Well, Ford may need all of the interest and goodwill generated by those marketing gambits, and a lot more, to get past the fact that the automaker just announced the second recall in as many weeks for the crucial new version of its venerable SUV. It also raises the issue that when it comes to brand recalls, customers do recall recalls, as Toyota found out the hard way.Continue reading...
Posted by Dale Buss on November 14, 2011 04:59 PM
"Fire" and "automobile" are two things that consumers don't want to hear in the same sentence, much less see on the same page. But Chevrolet, Nissan and other automotive brands still have a way to go to make an air-tight case that problems with fires don't accompany the use of their vehicles or, more broadly, EV-automotive technology.
The federal government has announced that it will do more testing of the lithium-ion battery systems in the Volt after a recent fire at a government testing center in which a Volt battery system, damaged in a crash test, caught fire. And last week, Duke Energy asked its North Carolina customers who own electric-car charging stations to stop using the products after a fire last month at a house that had a station. The utility didn't necessarily implicate the charging station in the blaze, but it is the focus of the investigation. And in any event, it's going to make future electric-car considerers just a tad more cautious.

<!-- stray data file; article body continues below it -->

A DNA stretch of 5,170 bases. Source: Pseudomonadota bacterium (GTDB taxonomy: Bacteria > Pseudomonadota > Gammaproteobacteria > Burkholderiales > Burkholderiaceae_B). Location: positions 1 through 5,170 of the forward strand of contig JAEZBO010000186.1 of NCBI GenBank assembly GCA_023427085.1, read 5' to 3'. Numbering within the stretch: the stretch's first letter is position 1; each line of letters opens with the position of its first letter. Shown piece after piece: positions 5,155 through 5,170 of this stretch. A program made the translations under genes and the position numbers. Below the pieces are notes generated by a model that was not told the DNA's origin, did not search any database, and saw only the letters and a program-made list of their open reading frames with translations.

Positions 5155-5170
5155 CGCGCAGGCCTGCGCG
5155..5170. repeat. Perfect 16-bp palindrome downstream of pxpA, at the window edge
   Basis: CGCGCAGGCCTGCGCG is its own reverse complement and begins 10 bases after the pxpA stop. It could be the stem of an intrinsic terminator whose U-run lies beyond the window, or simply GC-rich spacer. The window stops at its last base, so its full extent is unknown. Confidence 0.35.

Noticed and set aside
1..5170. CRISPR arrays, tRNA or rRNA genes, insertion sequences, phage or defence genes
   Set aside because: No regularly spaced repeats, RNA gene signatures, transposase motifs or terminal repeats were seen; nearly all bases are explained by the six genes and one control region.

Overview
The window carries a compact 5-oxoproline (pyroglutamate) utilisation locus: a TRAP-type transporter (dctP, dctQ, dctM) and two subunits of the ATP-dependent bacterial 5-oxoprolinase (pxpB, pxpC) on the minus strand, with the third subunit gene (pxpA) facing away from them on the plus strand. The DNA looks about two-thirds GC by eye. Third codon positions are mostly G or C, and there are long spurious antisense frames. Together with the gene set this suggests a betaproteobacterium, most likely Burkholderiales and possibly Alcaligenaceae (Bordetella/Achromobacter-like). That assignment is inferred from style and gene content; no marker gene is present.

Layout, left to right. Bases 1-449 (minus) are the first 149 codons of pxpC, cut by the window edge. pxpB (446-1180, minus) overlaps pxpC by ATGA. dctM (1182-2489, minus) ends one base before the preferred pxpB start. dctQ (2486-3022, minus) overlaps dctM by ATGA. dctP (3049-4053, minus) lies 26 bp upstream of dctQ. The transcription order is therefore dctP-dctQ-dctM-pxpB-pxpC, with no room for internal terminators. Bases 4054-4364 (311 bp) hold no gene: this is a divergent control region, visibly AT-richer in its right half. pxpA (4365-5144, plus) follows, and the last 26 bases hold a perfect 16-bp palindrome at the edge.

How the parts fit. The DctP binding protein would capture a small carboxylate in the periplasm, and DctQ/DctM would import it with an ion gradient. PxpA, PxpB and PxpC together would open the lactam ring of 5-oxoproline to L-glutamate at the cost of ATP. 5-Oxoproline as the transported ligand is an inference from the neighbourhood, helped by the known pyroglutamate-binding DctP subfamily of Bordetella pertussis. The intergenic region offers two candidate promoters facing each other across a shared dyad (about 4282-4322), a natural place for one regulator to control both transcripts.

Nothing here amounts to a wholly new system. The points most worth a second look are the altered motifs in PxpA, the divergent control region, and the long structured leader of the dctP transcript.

Everyone involved is quick to say that there's no reason to believe electric cars are more dangerous than conventional gasoline vehicles. But it's understandable that the government's National Highway Traffic Safety Administration would want to make absolutely sure EVs don't involve higher risks of fire, especially given the huge push that the Obama administration has been making to get Americans to buy the vehicles.Continue reading...
Posted by Dale Buss on February 8, 2011 04:30 PM
Maybe now, finally, Toyota can get back to brand-building.
The relief must have been palpable at the company’s American headquarters in southern California after today’s news that the U.S government found electronics didn’t play a role in any of Toyota’s safety-related problems of last year.
The joint announcement from NASA and the National Highway Traffic Safety Administration (NHTSA) means that Toyota was right in saying that its engineering flaws were restricted to mechanical failures that it already diagnosed — and driver error.
It also means that Toyota’s word could be trusted that it had gotten to the bottom of the problems, that electronics and software didn’t play a role, and that it was making sure they couldn’t happen again. It also means it can get back to business.Continue reading...
Posted by Sara Zucker on February 18, 2010 07:48 AM
Burger King raises the cost of its double cheeseburger from $1 to $1.19. [WSJ]
New Klondike commercials channel 'The 40 Year Old Virgin.' [BrandFreak]
Burger King will now sell Seattle's Best coffee in its restaurants. [Daily Finance]
Chevy hopes consumers feel connected with its new family-oriented ads. [Brandweek]
Microsoft adds Facebook and Myspace sites to its Outlook program. [AP]
The Federal Trade Commission puts its foot down on unemployment scams. [LA Times]Continue reading...